Sustained Rights Inquiry (Part 2 of 2): Teaching, Preaching, and Socialization

April 20, 2017

By Eric Hartman, Executive Director of the Center for Peace at Global Citizenship at Haverford College

Reposted with permission. Originally written for Gristwood A., & Woolf, M., (Eds.). (2017). Civil Rights and Inequalities. The CAPA Global Education Network Series.

*The author would like to thank Professors Kaye Edwards, Thomas Donahue, Carol Schilling, and Anne Preston, as well as CPGC staff members Janice Lion and Stephanie Zukerman, for their feedback on earlier versions of this article. Photo Credit: Thomas Donahue

Teaching, Preaching, and Socialization  
The prompt for this collection includes the question, “How do we avoid (and should we avoid) the danger of preaching rather than teaching?” The primary purpose of [Part 1 of this post] has been to outline a structured approach to deepening rights thinking across the curriculum, in conversation with 8-week summer internships and preceding preparatory programming. This question of “preaching rather than teaching”, however, is so important that I will comment on it at some length before closing. The CPGC, through its role at Haverford College, advances the classic goals of a liberal education. We do not believe these goals to be at odds with supporting students and the institution in not only better understanding but also advancing rights-thinking and rights-practices.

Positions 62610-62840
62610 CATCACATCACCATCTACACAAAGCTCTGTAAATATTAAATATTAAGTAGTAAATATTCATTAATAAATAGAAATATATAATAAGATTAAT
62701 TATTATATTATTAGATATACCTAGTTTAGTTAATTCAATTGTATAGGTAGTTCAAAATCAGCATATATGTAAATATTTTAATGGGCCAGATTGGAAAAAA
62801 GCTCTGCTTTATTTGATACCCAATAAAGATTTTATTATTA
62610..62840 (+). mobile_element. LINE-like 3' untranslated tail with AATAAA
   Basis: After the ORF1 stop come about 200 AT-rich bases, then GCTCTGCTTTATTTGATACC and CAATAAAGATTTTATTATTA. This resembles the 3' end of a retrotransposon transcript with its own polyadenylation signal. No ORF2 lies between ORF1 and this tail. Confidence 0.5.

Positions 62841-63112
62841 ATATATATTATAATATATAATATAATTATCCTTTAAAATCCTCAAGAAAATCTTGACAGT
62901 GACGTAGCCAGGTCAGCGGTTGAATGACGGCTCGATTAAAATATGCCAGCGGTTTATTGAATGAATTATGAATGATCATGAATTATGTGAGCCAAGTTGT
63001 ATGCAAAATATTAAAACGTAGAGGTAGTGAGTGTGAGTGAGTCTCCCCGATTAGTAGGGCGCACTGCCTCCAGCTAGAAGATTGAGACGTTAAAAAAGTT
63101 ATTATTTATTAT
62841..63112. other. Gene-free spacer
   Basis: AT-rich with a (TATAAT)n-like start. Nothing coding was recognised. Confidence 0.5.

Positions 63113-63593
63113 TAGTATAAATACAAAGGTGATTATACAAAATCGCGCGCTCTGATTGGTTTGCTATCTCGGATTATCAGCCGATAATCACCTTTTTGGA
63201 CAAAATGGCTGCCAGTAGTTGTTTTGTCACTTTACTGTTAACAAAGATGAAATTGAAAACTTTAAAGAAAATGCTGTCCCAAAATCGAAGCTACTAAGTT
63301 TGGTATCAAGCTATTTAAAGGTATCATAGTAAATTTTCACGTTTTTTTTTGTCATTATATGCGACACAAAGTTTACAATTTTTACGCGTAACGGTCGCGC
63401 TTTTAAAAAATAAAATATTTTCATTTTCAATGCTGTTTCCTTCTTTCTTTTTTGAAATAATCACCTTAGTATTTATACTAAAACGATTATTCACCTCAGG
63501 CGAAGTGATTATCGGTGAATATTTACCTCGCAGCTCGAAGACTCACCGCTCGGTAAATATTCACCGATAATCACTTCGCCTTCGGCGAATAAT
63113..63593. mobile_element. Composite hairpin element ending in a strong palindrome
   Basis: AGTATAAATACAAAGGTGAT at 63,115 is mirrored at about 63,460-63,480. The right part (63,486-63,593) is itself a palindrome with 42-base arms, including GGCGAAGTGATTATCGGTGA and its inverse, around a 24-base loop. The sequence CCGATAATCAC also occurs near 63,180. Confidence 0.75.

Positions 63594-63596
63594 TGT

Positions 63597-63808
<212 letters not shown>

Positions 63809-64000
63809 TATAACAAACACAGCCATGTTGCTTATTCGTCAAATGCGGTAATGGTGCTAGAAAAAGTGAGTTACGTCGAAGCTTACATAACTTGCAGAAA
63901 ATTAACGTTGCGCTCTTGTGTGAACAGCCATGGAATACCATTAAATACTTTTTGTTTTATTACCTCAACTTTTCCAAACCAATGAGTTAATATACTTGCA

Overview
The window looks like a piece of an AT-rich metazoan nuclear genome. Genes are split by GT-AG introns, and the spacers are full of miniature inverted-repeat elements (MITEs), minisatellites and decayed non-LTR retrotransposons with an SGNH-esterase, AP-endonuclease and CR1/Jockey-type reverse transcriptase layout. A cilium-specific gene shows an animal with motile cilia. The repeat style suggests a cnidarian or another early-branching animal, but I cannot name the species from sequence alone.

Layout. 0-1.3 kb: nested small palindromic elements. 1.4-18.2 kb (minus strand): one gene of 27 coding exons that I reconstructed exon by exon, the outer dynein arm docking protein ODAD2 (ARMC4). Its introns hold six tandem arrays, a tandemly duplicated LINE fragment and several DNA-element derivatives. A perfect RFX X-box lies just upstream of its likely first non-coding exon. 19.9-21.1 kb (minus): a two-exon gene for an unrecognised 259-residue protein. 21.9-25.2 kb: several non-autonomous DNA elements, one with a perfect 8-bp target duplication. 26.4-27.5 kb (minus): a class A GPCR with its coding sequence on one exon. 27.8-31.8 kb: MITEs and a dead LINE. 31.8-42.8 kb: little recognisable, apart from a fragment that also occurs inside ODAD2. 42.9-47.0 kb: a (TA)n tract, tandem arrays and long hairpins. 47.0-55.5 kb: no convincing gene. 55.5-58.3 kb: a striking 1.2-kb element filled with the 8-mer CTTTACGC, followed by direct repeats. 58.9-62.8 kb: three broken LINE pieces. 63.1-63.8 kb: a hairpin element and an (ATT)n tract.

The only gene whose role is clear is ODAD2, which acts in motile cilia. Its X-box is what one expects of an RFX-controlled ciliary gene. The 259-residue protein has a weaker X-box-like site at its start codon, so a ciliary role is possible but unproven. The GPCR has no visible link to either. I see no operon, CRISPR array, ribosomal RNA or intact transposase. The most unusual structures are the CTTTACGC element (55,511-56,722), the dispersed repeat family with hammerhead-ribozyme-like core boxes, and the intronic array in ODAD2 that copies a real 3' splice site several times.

From its founding in 1833, and in part due to its historic Quaker affiliation, Haverford has worked to be an institution where the excellence of the academic program is deepened by its moral and ethical dimensions. Today, our student learning assessment plan includes, “We offer our students many opportunities to engage fundamental issues of inequality and social justice. The college encourages students to put learning into action for greater ethical purposes” (Haverford College, 2016). The role of the CPGC is to support the interaction between critical inquiry and consequential action. Though our mission and college commitments support our efforts, we see the work as entirely consistent with a long-view of the appropriate role of higher education as a critical, dynamic socializing institution nurturing a collective civilizational imagination.

21st Century Educators, in the United States in any case, have inherited a sense of loyalty to the notion of objective scholarship and objective education. This is the case despite empirically observed and theoretically deep understandings of the impossibility of objectivity, the historic roles of schools and universities as locations of moral formation and civilizational imagination, and the socializing role of educational institutions. As has been amply documented elsewhere (Hartley, 2011; Hartman, 2013), the American University has repeatedly been positioned as a civil society organization central to the imagination and implementation of democracy; an arrangement that is most fundamentally an agreement among citizens to recognize and reinforce one another’s civil rights. This is the case throughout US history.